As the world accelerates the transition to electric vehicles, it is important for the world’s largest markets to lead the way in terms of adoption as this will have the most impact when it comes to reducing tailpipe emissions. We have countries such as Norway that lead the way in terms of EV share for new vehicle sales. For the full year 2022, market shares were 79.3% for BEVs, and 8.5% for PHEVs, combining to 87.8% in Norway. But in terms of overall volumes of vehicles sold per year for all powertrains, China has been the largest market for a while now, followed by the US and Japan. In 2021, 26.27 million vehicles were sold in China, 15.4 million vehicles in the US, and 4.44 million units in Japan. So EV adoption in these markets will be critical.
China is ahead of the pack again in terms of volumes of EVs sold, and is well on its way to transitioning to full EVs much faster than previously thought. In 2022, over 5 million plug-in vehicles were sold in China. In 2022 the battery-electric market share was close to 20%. The number was close to 30% for all plug-in vehicles. The US recently crossed an important mark of 5% EV share for new vehicle sales, a sign that EV sales are starting to come in decent numbers as well. The Japanese EV market has been very slow, but is starting to see some activity from foreign automakers such as BYD which are introducing the BYD Seal, Dolphin, and ATTO 3 vehicles to the Japanese market.
News from earlier in this month says India has now overtaken Japan to become the world’s thirds largest car market across all drivetrains. New vehicle sales were at least 4.25 million units in India last year, beating Japan that had 4.2 million.
To show just how slow the Indian electric car market has been, if you look back to January 2018, only 25 electric cars were sold in that month and just over a thousand EVs were sold that whole year. The first month to cross the 1,000 EV sales mark was in March 2021. Sales have been increasing steadily since then thanks companies like Tata introducing some new models and slowly ramping up production.
With models such as the Nexon and Tigor EV, Tata has about 90% of the electric car market in India. The recently introduced Tata Tiago EV, which is priced at parity with similar ICE vehicles, has landed with a bang. The Tata Tiago was launched on the 28th of September and registered 20,000 bookings in a short space of time. There is now a 4-month waiting list for the Tata Tiago. 20,000 bookings is very impressive in India. Mahindra is also stepping up its EV portfolio and recently launched the XUV400, its first electric SUV, which was first showcased on World EV Day in 2022. The company says, “the XUV400 is designed and engineered for car buyers looking to join the electric revolution. Set to take Mahindra’s electrification journey forward, the all-electric SUV will be priced from INR 15.99 lakh” (about $19,500).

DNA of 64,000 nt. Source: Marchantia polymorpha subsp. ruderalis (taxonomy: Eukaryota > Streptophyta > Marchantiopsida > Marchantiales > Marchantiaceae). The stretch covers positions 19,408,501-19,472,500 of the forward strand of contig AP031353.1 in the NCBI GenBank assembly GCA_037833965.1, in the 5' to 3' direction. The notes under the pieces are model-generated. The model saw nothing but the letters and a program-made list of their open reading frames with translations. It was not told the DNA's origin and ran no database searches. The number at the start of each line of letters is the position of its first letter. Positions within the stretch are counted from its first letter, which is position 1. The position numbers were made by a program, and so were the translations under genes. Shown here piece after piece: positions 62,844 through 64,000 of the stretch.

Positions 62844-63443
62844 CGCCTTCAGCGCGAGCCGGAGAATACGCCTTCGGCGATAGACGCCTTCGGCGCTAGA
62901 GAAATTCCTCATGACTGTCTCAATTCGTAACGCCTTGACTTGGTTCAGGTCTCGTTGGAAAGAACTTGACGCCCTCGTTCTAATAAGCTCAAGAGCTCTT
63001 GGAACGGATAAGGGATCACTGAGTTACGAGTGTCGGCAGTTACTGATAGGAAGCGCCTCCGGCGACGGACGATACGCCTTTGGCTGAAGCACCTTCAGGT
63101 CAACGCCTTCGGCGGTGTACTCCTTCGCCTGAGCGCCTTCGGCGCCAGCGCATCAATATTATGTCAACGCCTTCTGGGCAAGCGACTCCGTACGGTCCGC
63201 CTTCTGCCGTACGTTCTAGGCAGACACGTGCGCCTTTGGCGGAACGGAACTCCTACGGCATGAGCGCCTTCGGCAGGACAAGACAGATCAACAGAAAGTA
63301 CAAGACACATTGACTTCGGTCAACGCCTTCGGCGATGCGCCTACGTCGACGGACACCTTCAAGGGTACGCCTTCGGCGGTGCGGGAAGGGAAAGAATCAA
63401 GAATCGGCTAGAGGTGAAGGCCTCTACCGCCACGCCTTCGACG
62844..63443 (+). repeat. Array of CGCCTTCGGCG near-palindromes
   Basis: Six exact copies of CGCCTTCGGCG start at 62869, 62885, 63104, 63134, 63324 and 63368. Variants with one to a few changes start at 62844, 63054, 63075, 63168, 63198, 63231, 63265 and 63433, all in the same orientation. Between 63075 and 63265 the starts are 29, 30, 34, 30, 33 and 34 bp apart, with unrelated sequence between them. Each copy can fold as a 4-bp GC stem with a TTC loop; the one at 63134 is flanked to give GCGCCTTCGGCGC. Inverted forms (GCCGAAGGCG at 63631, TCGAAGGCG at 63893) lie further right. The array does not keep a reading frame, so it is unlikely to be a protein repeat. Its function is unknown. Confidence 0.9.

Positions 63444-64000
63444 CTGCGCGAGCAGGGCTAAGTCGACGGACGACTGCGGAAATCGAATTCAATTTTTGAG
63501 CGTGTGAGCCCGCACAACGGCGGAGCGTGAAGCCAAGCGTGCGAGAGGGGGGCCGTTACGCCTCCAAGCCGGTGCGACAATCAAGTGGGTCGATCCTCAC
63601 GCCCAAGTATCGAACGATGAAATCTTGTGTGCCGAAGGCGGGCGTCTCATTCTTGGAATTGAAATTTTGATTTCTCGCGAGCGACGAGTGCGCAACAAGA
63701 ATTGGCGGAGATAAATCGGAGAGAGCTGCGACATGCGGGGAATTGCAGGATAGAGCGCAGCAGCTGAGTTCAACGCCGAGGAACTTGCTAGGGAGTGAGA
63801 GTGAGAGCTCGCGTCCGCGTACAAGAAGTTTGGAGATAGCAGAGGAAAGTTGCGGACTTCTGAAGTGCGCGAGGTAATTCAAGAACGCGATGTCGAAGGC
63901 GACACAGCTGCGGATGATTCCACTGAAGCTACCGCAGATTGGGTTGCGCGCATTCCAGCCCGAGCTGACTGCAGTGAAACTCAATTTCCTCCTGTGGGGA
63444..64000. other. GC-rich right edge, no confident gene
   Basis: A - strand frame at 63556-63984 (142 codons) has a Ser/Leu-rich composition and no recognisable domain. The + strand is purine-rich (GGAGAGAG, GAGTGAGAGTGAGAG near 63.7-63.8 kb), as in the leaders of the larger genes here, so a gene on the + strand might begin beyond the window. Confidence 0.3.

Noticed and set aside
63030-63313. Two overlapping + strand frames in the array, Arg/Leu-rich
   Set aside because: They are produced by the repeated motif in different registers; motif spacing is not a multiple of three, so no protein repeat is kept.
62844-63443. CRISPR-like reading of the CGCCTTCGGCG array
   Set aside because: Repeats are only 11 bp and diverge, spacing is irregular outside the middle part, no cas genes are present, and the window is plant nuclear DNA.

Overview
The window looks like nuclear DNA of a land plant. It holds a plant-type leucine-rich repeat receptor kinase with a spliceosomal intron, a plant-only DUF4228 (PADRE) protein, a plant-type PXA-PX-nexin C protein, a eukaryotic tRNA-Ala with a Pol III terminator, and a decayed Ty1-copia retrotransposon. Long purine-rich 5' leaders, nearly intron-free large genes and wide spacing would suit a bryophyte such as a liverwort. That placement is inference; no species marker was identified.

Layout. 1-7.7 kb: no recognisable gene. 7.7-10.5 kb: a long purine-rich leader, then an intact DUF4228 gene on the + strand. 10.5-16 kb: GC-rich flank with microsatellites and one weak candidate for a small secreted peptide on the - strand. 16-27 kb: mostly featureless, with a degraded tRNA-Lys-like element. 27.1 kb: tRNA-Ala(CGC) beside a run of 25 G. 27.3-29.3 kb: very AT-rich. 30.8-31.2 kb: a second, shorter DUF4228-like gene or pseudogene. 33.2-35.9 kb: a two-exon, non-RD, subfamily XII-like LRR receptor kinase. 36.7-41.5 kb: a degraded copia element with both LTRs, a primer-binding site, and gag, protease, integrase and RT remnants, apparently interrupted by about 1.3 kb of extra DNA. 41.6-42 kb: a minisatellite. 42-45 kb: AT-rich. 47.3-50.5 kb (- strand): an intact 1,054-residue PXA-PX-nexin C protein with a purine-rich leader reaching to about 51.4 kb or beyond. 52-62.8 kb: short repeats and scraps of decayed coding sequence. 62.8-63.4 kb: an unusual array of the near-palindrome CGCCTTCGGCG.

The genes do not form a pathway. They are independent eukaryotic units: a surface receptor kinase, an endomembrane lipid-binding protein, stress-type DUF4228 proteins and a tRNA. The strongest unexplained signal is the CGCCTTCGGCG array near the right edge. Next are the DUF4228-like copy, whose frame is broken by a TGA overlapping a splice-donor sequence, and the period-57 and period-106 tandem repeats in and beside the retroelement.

So, the selection of battery-electric vehicles available for consumers in India is growing. The good thing is that we are not just seeing more of the expensive larger luxury EVs that start from well over $70,000 but we are also seeing more of the affordable EVs in the $10,000-$25,000 range. Another major incentive for India to accelerate the adoption of electric vehicles is its high oil import bill. India’s crude oil import bill nearly doubled to $119 billion in the fiscal year that ended on March 31, 2022. 40% of India’s fuel demand is for diesel, mostly used by trucks. 2- and 3-wheelers have been the rock stars of India’s EV revolution so far. Hopefully 2023 will be the breakout year for the electric car market in India.
Sign up for daily news updates from CleanTechnica on email. Or follow us on Google News!
Have a tip for CleanTechnica, want to advertise, or want to suggest a guest for our CleanTech Talk podcast? Contact us here.
Electrifying Industrial Heat for Steel, Cement, & More
I don't like paywalls. You don't like paywalls. Who likes paywalls? Here at CleanTechnica, we implemented a limited paywall for a while, but it always felt wrong — and it was always tough to decide what we should put behind there. In theory, your most exclusive and best content goes behind a paywall. But then fewer people read it! We just don't like paywalls, and so we've decided to ditch ours. Unfortunately, the media business is still a tough, cut-throat business with tiny margins. It's a never-ending Olympic challenge to stay above water or even perhaps — gasp — grow. So ...